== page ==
(also see case study interview)
Case study questions usually fall into one of the following four categories:
- Estimation questions
- Actual or theoretical client questions
- Brain teaser questions
- Graphic interpretation questions
This type of question requires you to think on your feet and work out the solution to a problem with only your own limited knowledge. Such questions include:
- How many cars are there in England?
- How many children are born each year in Europe?
- How many mobile phones will be sold in 2020?
- How many night buses are there in London?
Actual or theoretical client questions
This type of question requires candidates to analyse an actual or possible client issue. Examples include:
- A well known business wants to develop itself online. What is your advice?
- A well known high-street cafe chain is doing badly. How do you suggest they improve?
- A company has found that its revenues are higher than ever, but the company is still operating at a loss. Why is this?
- You have been contacted by a sushi chain to help them develop a plan to enter the home delivery market in a community where another sushi chain already has a market dominant position. You are the lead consultant for this client, what do you suggest they do?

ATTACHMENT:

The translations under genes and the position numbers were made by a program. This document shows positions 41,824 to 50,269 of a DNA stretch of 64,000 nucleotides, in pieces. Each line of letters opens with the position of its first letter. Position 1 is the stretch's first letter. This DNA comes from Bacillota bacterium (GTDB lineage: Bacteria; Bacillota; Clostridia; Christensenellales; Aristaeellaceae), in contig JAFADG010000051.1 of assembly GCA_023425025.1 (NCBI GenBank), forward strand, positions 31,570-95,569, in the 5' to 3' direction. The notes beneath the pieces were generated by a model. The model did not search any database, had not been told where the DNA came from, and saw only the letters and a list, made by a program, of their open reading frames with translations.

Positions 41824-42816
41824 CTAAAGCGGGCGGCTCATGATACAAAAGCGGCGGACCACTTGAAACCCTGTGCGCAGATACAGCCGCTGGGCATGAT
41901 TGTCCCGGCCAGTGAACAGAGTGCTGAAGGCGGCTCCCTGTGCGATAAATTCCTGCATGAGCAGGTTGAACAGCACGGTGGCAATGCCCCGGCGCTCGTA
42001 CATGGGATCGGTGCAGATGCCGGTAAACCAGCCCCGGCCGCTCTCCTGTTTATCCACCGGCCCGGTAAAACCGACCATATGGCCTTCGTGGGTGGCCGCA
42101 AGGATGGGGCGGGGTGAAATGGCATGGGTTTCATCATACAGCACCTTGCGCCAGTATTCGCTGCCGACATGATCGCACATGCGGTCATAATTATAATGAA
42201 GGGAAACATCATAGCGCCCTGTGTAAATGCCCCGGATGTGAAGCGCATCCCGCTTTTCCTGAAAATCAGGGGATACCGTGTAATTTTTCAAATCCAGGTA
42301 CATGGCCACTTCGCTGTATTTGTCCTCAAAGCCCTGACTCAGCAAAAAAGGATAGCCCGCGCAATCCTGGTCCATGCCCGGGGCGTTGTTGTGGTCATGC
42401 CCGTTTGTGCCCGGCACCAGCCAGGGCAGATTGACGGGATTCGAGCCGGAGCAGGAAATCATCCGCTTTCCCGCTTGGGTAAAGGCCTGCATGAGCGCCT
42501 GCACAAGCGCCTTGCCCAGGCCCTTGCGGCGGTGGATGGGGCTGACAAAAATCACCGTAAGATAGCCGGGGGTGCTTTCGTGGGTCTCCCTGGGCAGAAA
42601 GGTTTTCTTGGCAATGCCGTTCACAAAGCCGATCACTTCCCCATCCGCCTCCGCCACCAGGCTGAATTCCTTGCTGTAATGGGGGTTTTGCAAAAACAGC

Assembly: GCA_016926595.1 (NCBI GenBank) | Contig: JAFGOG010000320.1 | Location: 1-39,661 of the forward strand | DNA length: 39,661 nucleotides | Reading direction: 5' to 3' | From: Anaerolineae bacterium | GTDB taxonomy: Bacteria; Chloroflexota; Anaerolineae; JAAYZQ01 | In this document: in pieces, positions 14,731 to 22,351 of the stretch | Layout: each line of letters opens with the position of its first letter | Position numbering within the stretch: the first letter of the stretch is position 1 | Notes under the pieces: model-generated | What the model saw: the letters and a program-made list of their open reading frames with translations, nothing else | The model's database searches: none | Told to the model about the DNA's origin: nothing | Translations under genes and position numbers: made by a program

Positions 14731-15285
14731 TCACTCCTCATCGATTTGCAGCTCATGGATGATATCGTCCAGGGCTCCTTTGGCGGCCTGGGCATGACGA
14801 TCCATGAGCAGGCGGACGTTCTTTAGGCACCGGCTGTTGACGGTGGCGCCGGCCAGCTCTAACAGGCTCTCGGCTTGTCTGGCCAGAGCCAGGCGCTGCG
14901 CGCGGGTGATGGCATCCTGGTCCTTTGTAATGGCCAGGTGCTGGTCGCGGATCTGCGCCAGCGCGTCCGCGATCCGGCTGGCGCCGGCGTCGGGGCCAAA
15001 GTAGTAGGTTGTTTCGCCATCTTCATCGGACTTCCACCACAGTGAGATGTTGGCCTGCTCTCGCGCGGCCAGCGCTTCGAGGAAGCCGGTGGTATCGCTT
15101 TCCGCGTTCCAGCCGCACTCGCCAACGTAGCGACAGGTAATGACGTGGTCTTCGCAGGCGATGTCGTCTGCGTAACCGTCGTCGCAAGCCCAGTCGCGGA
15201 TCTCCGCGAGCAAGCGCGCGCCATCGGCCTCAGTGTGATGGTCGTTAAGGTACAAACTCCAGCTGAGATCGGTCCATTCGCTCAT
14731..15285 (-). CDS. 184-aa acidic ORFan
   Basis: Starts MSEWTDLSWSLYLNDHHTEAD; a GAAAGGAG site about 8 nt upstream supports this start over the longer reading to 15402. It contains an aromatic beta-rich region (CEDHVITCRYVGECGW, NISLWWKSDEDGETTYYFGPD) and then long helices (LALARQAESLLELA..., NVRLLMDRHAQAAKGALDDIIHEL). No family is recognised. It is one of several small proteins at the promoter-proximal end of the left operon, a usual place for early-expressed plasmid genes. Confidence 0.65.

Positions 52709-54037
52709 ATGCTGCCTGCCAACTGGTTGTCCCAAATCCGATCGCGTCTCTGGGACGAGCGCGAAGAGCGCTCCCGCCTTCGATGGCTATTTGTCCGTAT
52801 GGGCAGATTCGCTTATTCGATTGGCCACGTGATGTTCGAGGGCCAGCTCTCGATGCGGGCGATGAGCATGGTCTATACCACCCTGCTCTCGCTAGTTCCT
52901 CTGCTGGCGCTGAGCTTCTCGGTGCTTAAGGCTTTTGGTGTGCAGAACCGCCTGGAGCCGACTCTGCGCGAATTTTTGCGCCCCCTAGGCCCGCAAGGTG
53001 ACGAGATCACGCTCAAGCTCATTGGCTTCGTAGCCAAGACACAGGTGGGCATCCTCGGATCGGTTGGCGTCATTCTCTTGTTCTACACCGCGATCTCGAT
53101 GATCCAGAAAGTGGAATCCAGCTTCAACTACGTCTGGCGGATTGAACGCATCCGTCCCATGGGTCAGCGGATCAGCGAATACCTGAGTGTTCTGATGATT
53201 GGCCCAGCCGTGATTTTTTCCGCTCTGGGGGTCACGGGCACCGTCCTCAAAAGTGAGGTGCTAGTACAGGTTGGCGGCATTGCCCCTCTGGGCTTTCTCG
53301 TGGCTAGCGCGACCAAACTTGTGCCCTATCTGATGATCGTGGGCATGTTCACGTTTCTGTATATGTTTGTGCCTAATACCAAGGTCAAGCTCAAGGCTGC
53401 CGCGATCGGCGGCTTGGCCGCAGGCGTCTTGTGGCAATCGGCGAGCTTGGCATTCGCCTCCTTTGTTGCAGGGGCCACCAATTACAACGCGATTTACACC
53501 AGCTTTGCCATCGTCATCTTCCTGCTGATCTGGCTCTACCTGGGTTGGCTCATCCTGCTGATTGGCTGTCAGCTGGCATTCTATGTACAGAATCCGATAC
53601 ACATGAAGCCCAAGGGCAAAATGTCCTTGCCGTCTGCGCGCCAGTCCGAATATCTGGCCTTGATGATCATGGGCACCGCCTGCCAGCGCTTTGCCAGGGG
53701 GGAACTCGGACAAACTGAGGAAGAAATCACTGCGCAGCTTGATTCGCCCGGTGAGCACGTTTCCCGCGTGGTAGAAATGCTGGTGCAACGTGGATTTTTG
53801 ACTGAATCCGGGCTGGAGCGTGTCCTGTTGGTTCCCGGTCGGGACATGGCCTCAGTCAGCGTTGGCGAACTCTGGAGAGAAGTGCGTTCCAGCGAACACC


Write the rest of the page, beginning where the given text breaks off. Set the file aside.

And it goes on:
Brain teaser questions are highly analytical. They test candidates by asking them to respond to questions which do not have a right or wrong answer, or even an answer at all.
Brain Teaser Example Questions
Some example brain teaser questions include:
- Why are manhole covers round?
- If you were a song being played at a fair ground carousel, what song would you be?
- How to know if the light inside refrigerator is on or not?
- How do you test a mobile phone/laptop?
- How do you know if anything your brain is comprehending is real - could it all just be in your brain?
Graphic Interpretation Questions
This type of question requires candidates to interpret data from some kind of chart or graph. The data may be actual company data, data that has been made up or data that refers to something else entirely.